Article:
Soon, we’ll feel the familiar brisk change in the air. Daylight won’t be quite as harsh or last as long. Instead of our summer uniform of shorts and a tee shirt, it’ll be time to don a sweater and some jeans. Fall is coming.
As gardeners, the approaching season means it’s time to get to work, finishing what we started several months ago. Hopefully, you’ve had a fruitful summer. The bounty of summer can last well into the winter if you’re prepared for the harvest.
- Make a plan to can. When it’s time to harvest each plant, set aside a day and be prepared to pull food from the garden, cook and can. Have your canning supplies ready and enlist some help. Never canned before? Ball makes a starter kit, available in most grocery and department stores. APN has tips, tricks and recipes to get you started or inspire seasoned canners. One fruit or vegetable can be canned in a variety of ways, creating diversity in your cold-weather pantry.
- You may not want to can everything, so look into drying and freezing as other methods of long term food storage. Drying apples, peppers and herbs extends their place in your kitchen and recipes for months. Make a large batch of applesauce and freeze it. Applesauce is both a healthy treat and an alternative to store-bought sugar in many baking recipes. Food preservation used to be a standard part of American life. Some of the best recipes come from the 1950s and WWII era and are available online and in old cookbooks.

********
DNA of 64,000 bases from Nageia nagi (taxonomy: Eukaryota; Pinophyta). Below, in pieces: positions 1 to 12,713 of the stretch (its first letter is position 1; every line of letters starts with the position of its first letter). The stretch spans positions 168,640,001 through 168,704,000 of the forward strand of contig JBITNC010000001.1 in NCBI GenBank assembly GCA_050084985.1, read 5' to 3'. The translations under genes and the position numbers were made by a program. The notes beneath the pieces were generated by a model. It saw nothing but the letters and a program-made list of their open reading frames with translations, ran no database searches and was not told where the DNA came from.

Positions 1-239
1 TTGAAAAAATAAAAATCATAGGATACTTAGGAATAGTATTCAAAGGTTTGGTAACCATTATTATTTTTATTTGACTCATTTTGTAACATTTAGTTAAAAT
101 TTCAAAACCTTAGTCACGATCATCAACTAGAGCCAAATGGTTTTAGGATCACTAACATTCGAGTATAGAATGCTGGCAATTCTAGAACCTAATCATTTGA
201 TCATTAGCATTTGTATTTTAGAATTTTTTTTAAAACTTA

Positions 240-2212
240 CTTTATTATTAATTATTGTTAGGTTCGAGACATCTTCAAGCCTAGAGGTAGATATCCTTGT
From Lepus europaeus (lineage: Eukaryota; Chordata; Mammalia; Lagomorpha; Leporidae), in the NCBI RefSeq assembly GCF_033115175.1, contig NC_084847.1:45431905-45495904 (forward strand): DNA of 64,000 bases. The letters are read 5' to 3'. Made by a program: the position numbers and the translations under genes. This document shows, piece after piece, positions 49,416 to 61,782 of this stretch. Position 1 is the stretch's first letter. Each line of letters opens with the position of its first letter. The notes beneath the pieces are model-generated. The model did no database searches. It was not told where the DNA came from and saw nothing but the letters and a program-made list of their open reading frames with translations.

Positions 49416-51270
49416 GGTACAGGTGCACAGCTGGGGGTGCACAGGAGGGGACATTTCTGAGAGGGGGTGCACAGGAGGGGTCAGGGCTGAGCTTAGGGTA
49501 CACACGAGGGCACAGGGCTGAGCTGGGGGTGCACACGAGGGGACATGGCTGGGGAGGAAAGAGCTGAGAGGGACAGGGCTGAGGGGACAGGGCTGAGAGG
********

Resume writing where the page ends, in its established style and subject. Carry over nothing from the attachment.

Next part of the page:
- Save your seeds. Seed saving is a gardener’s most important means of self-reliance. Not only do you save money, you ensure that plants that thrived in your garden will get the chance to do it again. For the uninitiated, seed saving can be daunting. It just takes a little getting used to. (If you know an experienced seed saver, ask for help in return for some of your best bean seeds.) The best online resource for beginners and seasoned pros is the Seed Savers Exchange. They keep detailed guides on the best way to save a variety of seeds. The time you spend saving seeds this summer is an investment in next year.
- Before you let the yields of summer go to you head, start thinking about the fall, winter and spring. Your soil needs rest and repair to remain self-sustaining. If you plan for some areas of your garden to lay fallow, plant a cover crop. (The specific crop you plant is best decided by your geographical location.) Cover crops – oats, grasses, and legumes – add variety to crop rotation, return nitrogen to the soil, protect the land from harsh freezes and prevent soil erosion. On top of all that, the seeds are typically dirt cheap. Do you research now and decide which areas of the garden should be given a break. Before the spring planting season, you can turn in your cover crops for an added boost of nutrients.
- Start keeping a record of your garden. For centuries, farmers and gardeners have kept journals. Your beds are unique – they are a product of your area’s climate and weather and the changes you’ve made over the years. The successes of this season will be hard to recall in detail when you plan your 2015 summer garden. A garden journal is a plan for the future that relies on your past experience. A detailed account of your garden, including what plants were happy where, the pests you encountered and conquered (or didn’t), and which plants failed or thrived is a useful, cost-effective tool for improving your garden and your land year after year.